Digital Technology Trends
Artificial intelligence, cloud computing, big data, the Internet of Things, virtual reality, and other types of digitalisations are radically redefining the world. As technology advances, educators must keep up with emerging trends that can be incorporated into the classroom and educational systems. Some technological applications may produce new methods to engage with students, increase teaching and learning efficiency, and even reduce instructors’ responsibilities so they can devote more time to their classes and engaging students one-on-one.
Artificial intelligence (AI) in the classroom is a major technological development that is affecting educational tools and what the future of education may look like. Educational visionaries posit that AI will aid in the development of students’ skills and the efficiency of assessment — by “filling needs gaps in learning and teaching and allowing schools and teachers to do more than ever before,” as noted by Forbes Magazine.
Teachers will have more time to focus on what is at the heart of their profession if AI can deliver solutions to improve student evaluation and learning methods. Teachers will also have more freedom to provide understanding and adaptation, which are human characteristics that robots cannot replicate.
The cloud can be used to store important data and boost productivity in a variety of ways. This is especially true in educational settings, where instructors, parents, students, and administrators can save space, money, and time via cloud-based software and services for teaching and learning.
Cloud-based applications offer tremendous ‘connection’ as well. Teachers and administrative staff, for example, can access all school data in one place rather than scouring multiple sources. Furthermore, the cloud is enabling digital solutions to connect students and teachers in a safe, fast, and lifelike manner even outside of classroom hours, with the goal of increasing efficacy and efficiency.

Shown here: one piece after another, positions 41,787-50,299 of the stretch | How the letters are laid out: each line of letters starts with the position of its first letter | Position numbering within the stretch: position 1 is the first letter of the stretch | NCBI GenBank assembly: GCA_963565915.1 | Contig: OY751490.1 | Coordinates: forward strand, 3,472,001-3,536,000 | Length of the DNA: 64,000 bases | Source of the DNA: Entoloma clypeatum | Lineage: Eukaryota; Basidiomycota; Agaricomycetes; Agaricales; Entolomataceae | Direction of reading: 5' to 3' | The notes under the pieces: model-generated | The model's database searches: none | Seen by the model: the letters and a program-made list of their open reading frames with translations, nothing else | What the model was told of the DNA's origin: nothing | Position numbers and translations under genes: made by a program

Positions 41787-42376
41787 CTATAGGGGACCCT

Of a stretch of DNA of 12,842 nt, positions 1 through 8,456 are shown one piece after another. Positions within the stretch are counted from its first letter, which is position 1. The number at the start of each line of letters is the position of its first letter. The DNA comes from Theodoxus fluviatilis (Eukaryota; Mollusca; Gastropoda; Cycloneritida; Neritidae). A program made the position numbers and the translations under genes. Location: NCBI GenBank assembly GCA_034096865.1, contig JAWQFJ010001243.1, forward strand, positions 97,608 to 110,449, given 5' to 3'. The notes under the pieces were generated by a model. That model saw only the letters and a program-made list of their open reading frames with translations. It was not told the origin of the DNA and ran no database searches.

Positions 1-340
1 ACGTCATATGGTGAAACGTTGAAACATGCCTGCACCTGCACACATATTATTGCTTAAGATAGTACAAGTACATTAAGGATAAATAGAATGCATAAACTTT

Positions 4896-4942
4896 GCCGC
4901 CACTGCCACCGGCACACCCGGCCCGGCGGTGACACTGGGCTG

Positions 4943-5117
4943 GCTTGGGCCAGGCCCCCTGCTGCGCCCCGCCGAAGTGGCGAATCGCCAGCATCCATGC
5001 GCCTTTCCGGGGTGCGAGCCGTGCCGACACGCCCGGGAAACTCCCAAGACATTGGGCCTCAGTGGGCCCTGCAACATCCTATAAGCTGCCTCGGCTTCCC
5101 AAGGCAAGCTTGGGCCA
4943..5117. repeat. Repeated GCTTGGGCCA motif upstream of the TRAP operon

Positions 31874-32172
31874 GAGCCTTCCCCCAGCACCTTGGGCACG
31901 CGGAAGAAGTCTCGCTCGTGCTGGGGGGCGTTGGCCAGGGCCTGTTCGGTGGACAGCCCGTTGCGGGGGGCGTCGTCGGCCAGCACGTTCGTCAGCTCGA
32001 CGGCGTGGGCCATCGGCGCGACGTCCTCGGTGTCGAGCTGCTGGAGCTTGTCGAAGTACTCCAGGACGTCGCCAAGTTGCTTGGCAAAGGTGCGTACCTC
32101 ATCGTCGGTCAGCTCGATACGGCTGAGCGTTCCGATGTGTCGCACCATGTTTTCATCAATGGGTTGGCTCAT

This means they no longer have to rely on desktop computers or paper filing systems. The cloud provides application-based redundancy and reduces the risk of single-point failure, school officials say. It also provides a secure and accessible destination for this data, regardless of its location.
Virtual and Augmented Reality
Future classrooms will have unprecedented possibilities because of emerging technology like virtual reality (VR) and augmented reality (AR). Field trips have always provided opportunities for students to travel, but now it is feasible to bring the outside in. Students can immerse themselves in the culture and locations of other countries using AR and VR technologies as if they were there.
Virtual labs enable students to repeat experiments in any location with an internet connection. AR and VR are enabling immersive, collaborative, and interactive learning programs. Students have immediate access to high-quality resources and technologies. They also have the chance to practise more and receive immediate and detailed feedback.
In conclusion, it is safe to say that like many areas of life, traditional mediums of education will need to keep up with the pace of ever-advancing technology. Recent social issues, including the Covid-19 pandemic have assisted in accelerating the speed at which technology infiltrates human activity.